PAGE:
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Old 01-10-2013, 11:01 AM   #21
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Re "Edmund Fitzgerald'
To this day I still remember how terrified I was as a young 3rd mate aboard a lake freighter similar to the "Edmund Fitzgerald'
We were crossing the Gulf of St Lawrence en route to Pointe Noire , Quebec to load iron ore for Stelco in Hamilton. We were in a force 10 gale and, looking aft from the pilothouse along the 650 length of the vessel, you could clearly see the whole ship flexing up and down many, many feet as each wave passed under the keel
These ships are designed to allow some amount of flexibility but it seems very likely to me that the Fitzgerald eventually first broke her back in similar conditions and then sunk.
Bob
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Old 01-10-2013, 11:08 AM   #22
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Oh, now I get what you mean...that would be jumpy for sure!

There is a tear drop shaped island here where the waves cross after being bent by the shoreline. After passing the island they cross at about a 30 degree angle, then bounce off a cliff on the mainland about a mile away which makes for 4 sets of waves all crossing at once. They aren't really waves after that...they just jump into existence, throw their tops away in an explosion of spray, then disappear. Crazy!

Scale our scenarios up to open ocean size and conditions, and it paints an ugly picture.
yep, you got it. I wish i had some pix of this phenomenon but i don't. Sometimes if the wind and currents are right it is very nasty.
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Old 01-10-2013, 11:28 AM   #23
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Many issues have arisen with the Fitzgerald, one that seems to have some real truth is that she actually drove herself into a wave as the positive bow floatation was insufficient to bring the bow up and under propulsion drove herself to the bottom.
Another interesting wave fact concerns the QE 2. A couple of years ago this vessel was crossing the Atlantic and experienced a wave which broke a bridge window which was some 30 or 40 feet or more above the water. That alone is enough to keep a sailor at home.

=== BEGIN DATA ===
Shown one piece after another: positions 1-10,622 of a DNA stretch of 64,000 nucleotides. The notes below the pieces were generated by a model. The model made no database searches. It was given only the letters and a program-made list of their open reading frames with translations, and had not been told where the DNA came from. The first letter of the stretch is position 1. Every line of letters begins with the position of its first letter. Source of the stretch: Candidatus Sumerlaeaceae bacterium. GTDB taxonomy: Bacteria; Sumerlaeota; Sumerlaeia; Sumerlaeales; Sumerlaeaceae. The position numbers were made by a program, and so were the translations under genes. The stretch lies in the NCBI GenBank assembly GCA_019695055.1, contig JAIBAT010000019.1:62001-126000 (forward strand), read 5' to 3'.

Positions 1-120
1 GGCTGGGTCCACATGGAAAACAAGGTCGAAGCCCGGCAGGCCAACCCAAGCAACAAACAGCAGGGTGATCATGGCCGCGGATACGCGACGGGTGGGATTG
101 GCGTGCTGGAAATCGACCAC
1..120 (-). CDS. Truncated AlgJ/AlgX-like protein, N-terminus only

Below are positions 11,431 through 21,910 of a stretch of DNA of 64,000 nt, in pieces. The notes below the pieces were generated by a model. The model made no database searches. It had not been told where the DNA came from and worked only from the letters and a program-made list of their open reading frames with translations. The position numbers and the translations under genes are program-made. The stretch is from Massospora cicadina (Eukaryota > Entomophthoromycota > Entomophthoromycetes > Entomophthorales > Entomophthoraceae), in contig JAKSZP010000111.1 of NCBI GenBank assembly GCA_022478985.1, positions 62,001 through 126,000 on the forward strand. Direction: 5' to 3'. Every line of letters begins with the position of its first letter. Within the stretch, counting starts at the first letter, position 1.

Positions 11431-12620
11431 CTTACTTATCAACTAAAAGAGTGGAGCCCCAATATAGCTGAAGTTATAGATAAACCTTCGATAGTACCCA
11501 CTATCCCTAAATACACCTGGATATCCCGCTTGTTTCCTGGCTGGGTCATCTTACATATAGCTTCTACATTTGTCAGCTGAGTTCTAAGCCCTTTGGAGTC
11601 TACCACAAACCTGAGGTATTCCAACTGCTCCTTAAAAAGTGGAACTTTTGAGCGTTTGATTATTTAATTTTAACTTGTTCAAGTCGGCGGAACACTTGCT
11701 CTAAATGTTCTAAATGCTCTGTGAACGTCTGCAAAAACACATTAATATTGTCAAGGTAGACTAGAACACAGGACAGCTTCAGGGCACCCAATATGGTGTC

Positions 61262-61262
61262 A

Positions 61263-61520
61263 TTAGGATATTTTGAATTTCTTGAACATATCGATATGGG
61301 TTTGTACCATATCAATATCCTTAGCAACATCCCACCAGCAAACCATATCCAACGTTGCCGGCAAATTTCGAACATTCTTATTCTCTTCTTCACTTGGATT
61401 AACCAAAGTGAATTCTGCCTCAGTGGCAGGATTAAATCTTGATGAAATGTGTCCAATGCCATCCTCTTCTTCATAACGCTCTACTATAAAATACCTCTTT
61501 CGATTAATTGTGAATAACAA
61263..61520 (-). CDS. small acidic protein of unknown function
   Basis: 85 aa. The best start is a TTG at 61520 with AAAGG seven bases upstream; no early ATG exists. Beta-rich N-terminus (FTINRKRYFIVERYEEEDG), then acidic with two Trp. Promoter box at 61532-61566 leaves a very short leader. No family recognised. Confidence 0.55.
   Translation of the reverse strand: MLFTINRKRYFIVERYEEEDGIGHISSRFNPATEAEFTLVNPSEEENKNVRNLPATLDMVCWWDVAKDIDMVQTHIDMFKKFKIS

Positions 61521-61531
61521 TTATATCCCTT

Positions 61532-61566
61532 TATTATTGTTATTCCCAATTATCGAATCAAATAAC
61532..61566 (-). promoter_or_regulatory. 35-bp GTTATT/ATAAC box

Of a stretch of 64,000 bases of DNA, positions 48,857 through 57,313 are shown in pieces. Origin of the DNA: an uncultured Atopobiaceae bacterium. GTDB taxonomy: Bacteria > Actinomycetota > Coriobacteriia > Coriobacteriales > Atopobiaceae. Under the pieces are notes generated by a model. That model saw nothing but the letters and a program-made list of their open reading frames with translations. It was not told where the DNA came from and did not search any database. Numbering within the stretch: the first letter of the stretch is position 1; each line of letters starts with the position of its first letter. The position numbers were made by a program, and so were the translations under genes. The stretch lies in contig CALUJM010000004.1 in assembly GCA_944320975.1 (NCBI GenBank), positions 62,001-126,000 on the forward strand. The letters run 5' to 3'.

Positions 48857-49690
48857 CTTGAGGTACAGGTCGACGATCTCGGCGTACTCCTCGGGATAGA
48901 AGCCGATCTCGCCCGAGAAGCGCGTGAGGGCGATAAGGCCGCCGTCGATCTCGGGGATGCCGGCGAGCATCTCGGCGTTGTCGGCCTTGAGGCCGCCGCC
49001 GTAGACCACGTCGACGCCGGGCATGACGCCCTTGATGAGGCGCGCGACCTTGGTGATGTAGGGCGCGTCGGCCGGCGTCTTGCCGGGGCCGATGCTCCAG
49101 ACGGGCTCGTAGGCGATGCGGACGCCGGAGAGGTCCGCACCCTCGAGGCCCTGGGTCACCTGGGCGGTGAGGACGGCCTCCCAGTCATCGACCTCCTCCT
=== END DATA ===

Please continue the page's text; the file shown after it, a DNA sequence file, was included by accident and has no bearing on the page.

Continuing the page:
Another wave hit a the weather ship Vancouver or Quadra around 1968 or 69, on Station Papa, which is 250 nuatical off BC. Wave action hit vessel with such force that it split the bulk head which ran from the wheel house to the keel.

Wave action is a killer as we all know and vessels which are out there day after day suffer terrible unseen damage. Given the issues one must accept some risk, but that risk, especially with the now over sized vessels has to be viewed in a different light. I applaude the Chinese for no allowing the VLBC to deliver iron to its ports/ We should ban similar vessels, oil, container or bulk, using our ports. Bill.
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Old 01-10-2013, 02:09 PM   #24
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Greetings,
Mr. Cyclone. VLBC?
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Old 01-10-2013, 02:11 PM   #25
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Many
Wave action is a killer as we all know and vessels which are out there day after day suffer terrible unseen damage. Given the issues one must accept some risk, but that risk, especially with the now over sized vessels has to be viewed in a different light. I applaude the Chinese for no allowing the VLBC to deliver iron to its ports/ We should ban similar vessels, oil, container or bulk, using our ports. Bill.
I agree. Limits should be placed upon vessel size.
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Old 01-10-2013, 03:04 PM   #26
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FT Firefly: VLBC-Very Large Bulk Carriers. IE the iron ore monster that China refused entry too. Bill
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Old 01-10-2013, 03:09 PM   #27
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FT Firefly: VLBC-Very Large Bulk Carriers. IE the iron ore monster that China refused entry too. Bill
anyone know the name of this vessel so i can look it up?
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Old 01-10-2013, 03:37 PM   #28
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Vale the owner, check out www.bulk-solids-handling.com. Great pictures and full details. As well stevesmaritime.com/bulk.html has more data.
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Old 01-10-2013, 03:41 PM   #29
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Vale the owner, check out www.bulk-solids-handling.com. Great pictures and full details. As well stevesmaritime.com/bulk.html has more data.
thanks
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